With Russia and China both embracing the idea of sovereign cryptocurrencies, it’s time to ask a simple question: Why is a technology threatening to decentralize money so attractive to highly centralized, authoritarian regimes?
Last weekend, Argumenti i Fakti, a pro-government newspaper, quoted Russian Communication Minister Nikolai Nikiforov as saying President Vladimir Putin had ordered the swift launching of a “crypto-ruble.” According to the report, Nikiforov said the currency would use “Russian cryptography” and would be impossible to “mine” like bitcoin because it would be “a closed model with a definite volume of regulated emission.” This follows statements by Central Bank Governor Elvira Nabiullina and Finance Minister Anton Siluanov, who stressed the need for the Russian state to bring cryptocurrency emission and use under control.
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Nikidforov’s vague description of the crypto-ruble sounds similar to recent unofficial Chinese proposals. Yao Qian, deputy director of the People’s Bank of China’s technology division, has discussed a central bank-issued electronic currency for which commercial banks would administer “wallets.” Other Chinese officials and state-affiliated researchers have also echoed the idea.
To those who believe bitcoin’s main innovation is the exclusion of a central authority — a peer-to-peer system in which transactions are validated by “miners” — the interest of China and Russia is baffling. But those governments aren’t looking to give up control to the blockchain. On the contrary, they are trying to figure out how to lower the cost for a centralized issuer to control everything that’s going on in the financial system.
The electronic money we use today is produced by private banks: It is, essentially, their liabilities to each other. As a recent Bank of International Settlements paper pointed out, “Cash is the only means by which the public can hold central bank money. If someone wishes to digitize that holding, he/she has to convert the central bank liability into a commercial bank liability by depositing the cash in a bank.” Cash, however, has disadvantages for both central banks and governments. For one thing, it’s costly to print, mint, distribute and destroy. Changes to the banknotes and coins can take years to administer. Theft and robbery are risks. At the same time, cash is anonymous; criminals and tax evaders depend on it.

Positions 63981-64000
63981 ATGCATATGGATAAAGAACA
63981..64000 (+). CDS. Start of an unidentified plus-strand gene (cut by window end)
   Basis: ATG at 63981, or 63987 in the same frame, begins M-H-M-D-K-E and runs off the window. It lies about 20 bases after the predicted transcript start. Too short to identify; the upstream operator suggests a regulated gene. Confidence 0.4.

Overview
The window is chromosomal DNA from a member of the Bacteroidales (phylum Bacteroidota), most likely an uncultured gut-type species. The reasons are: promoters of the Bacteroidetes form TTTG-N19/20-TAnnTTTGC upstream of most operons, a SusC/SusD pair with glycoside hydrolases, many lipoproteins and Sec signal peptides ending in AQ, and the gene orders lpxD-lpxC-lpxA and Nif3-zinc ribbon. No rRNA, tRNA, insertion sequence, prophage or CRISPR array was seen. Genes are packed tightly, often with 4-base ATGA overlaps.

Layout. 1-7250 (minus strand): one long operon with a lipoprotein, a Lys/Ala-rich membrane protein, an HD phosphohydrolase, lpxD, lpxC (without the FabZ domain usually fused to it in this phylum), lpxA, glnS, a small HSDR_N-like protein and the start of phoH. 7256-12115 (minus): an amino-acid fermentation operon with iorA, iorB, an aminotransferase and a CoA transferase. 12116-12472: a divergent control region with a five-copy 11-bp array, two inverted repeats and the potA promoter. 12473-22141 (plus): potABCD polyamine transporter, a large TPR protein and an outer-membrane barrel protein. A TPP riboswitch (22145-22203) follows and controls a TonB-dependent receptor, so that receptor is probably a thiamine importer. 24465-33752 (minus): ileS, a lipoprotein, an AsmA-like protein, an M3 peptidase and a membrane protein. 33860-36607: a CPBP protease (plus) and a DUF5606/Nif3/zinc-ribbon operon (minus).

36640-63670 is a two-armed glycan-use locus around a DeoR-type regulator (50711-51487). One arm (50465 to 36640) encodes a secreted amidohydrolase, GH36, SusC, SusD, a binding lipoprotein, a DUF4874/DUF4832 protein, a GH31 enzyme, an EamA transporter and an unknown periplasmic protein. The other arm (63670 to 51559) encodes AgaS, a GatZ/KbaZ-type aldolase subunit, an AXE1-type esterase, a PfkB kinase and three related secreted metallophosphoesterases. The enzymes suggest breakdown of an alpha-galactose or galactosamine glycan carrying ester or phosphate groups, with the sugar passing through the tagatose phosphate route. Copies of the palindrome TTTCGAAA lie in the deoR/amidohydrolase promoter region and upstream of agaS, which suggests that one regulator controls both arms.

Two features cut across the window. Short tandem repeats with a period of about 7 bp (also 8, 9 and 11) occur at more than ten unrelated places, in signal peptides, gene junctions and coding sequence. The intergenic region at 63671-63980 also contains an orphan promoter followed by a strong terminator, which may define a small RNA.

All these problems and some others — such as the time lags in a traditional electronic payment system as money moves between banks — can be solved if a central bank can issue its own cryptocurrency and have transactions registered in a bitcoin-like distributed ledger, verified by central bank-approved agents. If that sounds like a version of the traditional banking system, there is, potentially, a big difference thanks to the verifiers’ more limited role than that played by commercial banks. “With a lower entry hurdle to becoming a transactions verifier in a distributed system than to becoming a member bank in a tiered system, we would expect more intense competition in the provision of payment services,” Bank of England’s John Barrdear and Michael Kumhof wrote in a paper last year. “To the extent that existing systems grant pricing power to member institutions, this should ensure that transaction fees more accurately reflect the marginal cost of verification.”
The costs of running a monetary system would go down, payments between companies and individuals would speed up, and transactions would become traceable by governments, above all for tax purposes. Nikiforov talked of imposing income tax on the conversion of crypto-rubles into ordinary rubles unless their owner can show how the digital currency was obtained.
The Russian and Chinese plans do not envisage the elimination of cash at this point. But that would be the logical end goal, more attainable in Russia and China than almost anywhere else. In both countries, the state controls most of the banking systems’ assets, and the role of banks in the economy can easily be reduced by offering an alternative central bank-based system. In both countries, the governments are unconcerned by niceties like citizens’ right to financial anonymity: A good citizen has nothing to hide from them, or else.
In Sweden, where society appears to be voluntarily rejecting cash, the Riksbank’s eKrona project is a response to the changing circumstances: The Central Bank would like to keep providing the stability of cash in a form modern usage would allow. CADcoin, which is being tested by the Bank of Canada, isn’t meant as a means of retail settlement but rather a way of increasing the efficiency of the wholesale payment system. The Estonian idea of an initial coin offering for the Baltic nation’s 22,000 “e-residents” is not even central bank-backed.
The Russian and Chinese ideas are distinct from these projects. They are openly about central control rather than libertarian anarchy. The distributed ledger technology provides a tool that’s fit for their purposes, too — just like nuclear energy can be used to power a city or to blow it up.
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